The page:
The ozone layer is located in the lower stratosphere at a height of 15 to 30 kilometres above the earth, protecting it against the sun’s harmful ultraviolet (UV-B) radiation. It is like a blanket that protects the planet; a reduction in ozone concentration increases solar radiation damaging plants, animals, and human beings. Human-induced depletion of the ozone layer due to excessive emissions of ozone-depleting substances (ODS) which are primarily used in the cooling sector is a major global environmental concern. This blog discusses the importance of a National Cooling Policy (NCP) for Sri Lanka as a part of IPS’ ongoing research, to phase out ODS to prevent ozone depletion and mitigate global warming.
Sri Lanka’s preferential access to the vital European Union (EU) market faces fresh challenges after the European Parliament’s special resolution adopted in June 2021. The GSP+ is a non-reciprocal trading arrangement whereby Sri Lanka does not have to lower tariffs in return but is required to implement certain non-trade related conventions to benefit from preferential access. The GSP+ arrangement slashes import duties to zero for vulnerable low and lower-middle-income countries that implement 27 international conventions related to human rights, labour rights, environment protection, and good governance. This article assesses the impact of a hypothetical withdrawal of GSP+ on Sri Lanka’s exports to the EU: the largest single trading bloc, with the United Kingdom (UK), accounting for 30% of Sri Lanka’s exports.
Efforts to attract FDI should be coupled with building effective policy strategies that instill and maintain credibility. Indeed, this is all the more important as Sri Lanka appears to be firmly against an International Monetary Fund (IMF) bailout. An IMF programme is mostly useful in firming up sovereign credit ratings and reviving the sentiments of investors. But investor sentiments can also improve if governments put forward and implement credible policy strategies. By contrast, the CBSL’s policy rate adjustment to anchor expectations, for instance, will not stick if direct financing of fiscal spending is to continue under yield control measures. Instead, market convictions on the credibility of the policy mix will drive economic fundamentals. As Sri Lanka readies to transition out of pandemic-related emergency support, some notion of fiscal and debt sustainability to anchor confidence should be the priority in Budget 2022 preparations.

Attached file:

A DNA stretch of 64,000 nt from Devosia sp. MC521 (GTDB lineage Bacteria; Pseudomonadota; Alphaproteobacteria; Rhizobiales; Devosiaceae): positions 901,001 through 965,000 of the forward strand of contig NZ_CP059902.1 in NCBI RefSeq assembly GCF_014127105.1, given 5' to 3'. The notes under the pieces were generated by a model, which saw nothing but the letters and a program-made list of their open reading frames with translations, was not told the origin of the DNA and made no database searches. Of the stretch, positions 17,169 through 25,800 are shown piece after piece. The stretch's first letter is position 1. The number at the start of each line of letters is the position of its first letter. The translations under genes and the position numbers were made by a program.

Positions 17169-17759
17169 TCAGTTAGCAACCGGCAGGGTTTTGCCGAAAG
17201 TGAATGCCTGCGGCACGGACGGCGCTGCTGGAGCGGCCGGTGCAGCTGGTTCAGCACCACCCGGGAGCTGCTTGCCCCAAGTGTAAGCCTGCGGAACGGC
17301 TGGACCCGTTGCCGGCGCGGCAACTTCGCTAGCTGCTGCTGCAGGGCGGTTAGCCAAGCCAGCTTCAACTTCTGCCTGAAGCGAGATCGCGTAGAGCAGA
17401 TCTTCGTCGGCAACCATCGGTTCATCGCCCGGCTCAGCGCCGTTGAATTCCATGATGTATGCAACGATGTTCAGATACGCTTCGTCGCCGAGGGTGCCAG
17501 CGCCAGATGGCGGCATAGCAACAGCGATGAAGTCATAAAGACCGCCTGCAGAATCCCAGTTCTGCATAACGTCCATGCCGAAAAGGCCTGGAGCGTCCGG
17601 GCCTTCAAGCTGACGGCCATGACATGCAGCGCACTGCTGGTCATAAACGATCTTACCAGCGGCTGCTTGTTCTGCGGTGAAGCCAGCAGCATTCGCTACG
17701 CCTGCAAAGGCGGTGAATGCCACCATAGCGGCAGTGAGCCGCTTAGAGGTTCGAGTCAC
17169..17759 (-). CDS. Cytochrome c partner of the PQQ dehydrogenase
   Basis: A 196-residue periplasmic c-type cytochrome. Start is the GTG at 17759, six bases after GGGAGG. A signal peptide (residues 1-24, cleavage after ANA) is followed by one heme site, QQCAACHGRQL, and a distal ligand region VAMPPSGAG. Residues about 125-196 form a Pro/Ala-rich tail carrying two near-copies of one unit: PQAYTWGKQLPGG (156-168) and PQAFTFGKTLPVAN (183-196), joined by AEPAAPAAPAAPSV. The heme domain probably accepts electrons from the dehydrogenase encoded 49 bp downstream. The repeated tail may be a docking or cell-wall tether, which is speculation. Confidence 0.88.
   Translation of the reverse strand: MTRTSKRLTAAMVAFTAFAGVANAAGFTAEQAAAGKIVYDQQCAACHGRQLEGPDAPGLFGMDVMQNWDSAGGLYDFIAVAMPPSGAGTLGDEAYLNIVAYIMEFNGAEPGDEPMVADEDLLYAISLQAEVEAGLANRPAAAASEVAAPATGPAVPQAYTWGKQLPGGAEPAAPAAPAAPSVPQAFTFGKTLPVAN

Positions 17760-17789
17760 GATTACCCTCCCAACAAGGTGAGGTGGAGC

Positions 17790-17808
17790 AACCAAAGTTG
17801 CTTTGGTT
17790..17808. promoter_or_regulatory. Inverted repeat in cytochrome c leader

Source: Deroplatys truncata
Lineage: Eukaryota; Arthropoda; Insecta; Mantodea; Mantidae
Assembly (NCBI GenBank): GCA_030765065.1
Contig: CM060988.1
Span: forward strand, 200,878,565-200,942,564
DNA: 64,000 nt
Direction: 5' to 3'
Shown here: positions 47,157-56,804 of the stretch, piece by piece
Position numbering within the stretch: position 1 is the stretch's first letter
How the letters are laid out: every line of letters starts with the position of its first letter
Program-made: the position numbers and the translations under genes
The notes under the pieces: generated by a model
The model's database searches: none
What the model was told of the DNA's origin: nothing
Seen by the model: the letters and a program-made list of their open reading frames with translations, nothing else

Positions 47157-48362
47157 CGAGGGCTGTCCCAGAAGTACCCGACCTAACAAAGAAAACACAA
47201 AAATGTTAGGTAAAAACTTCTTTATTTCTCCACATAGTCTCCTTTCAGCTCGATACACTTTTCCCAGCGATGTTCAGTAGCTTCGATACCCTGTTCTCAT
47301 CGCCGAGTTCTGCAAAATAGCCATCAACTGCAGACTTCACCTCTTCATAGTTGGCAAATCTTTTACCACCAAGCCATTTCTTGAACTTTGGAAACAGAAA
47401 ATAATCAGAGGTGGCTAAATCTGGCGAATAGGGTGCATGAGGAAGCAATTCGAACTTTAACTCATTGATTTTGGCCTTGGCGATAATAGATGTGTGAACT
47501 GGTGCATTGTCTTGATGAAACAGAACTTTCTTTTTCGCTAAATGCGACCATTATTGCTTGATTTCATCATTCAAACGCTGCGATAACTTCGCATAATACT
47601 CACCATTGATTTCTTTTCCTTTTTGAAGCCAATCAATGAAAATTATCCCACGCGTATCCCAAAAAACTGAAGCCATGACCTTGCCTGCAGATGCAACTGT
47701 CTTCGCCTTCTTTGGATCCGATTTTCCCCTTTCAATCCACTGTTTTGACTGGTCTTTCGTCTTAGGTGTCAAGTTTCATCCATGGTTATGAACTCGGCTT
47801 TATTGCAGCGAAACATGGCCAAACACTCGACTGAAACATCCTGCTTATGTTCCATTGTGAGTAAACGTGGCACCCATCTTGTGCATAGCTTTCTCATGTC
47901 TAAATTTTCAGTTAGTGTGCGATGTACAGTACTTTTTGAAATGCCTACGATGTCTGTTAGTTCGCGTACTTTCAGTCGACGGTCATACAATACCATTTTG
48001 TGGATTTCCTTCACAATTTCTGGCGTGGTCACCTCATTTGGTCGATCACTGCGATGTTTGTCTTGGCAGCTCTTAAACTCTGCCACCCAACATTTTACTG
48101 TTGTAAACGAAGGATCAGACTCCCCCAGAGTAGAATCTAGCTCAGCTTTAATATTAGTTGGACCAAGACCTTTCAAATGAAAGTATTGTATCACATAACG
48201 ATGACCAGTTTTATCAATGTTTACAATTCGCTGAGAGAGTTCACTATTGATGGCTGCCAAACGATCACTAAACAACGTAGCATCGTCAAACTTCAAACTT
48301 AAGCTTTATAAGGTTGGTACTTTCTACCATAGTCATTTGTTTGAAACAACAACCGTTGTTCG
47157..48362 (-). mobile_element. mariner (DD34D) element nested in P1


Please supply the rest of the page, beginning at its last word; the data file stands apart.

Unprecedented declines in merchandise trade, foreign direct investment (FDI) flows, tourism and cross-border migration have all been hallmarks of the economic fallout of COVID-19. As a result, growth expectations for countries worldwide dimmed. Nonetheless, thanks in part to substantial expansionary monetary and fiscal policies being rolled out to achieve pre-COVID economic recovery levels and the development of vaccines, the contraction in global trade and economic output are less than what was anticipated. The Sri Lankan economy too has been impacted by these external developments, witnessing fluctuating fortunes in its external sector performance. This blog discusses the impacts of global economic developments on Sri Lanka’s external sector and suggests ways to cushion them.
One year into the pandemic, Sri Lanka’s already tight fiscal space has become further constricted, leaving some tough decisions to be made in the pandemic recovery period. A third wave of COVID-19 that the country is currently experiencing will further delay such recovery efforts. Although some fiscal tools have been included in Sri Lanka’s COVID-19 recovery plan, there is consensus that the size and scale of the country’s fiscal stimulus package have been inadequate against the scale of the crisis. Conversely, wealthier countries have been rolling out some of the historically largest fiscal stimulus packages. This blog discusses the global tilt towards fiscal policy reliance in the aftermath of the pandemic and deliberates on how far the developing world can adopt a similar strategy.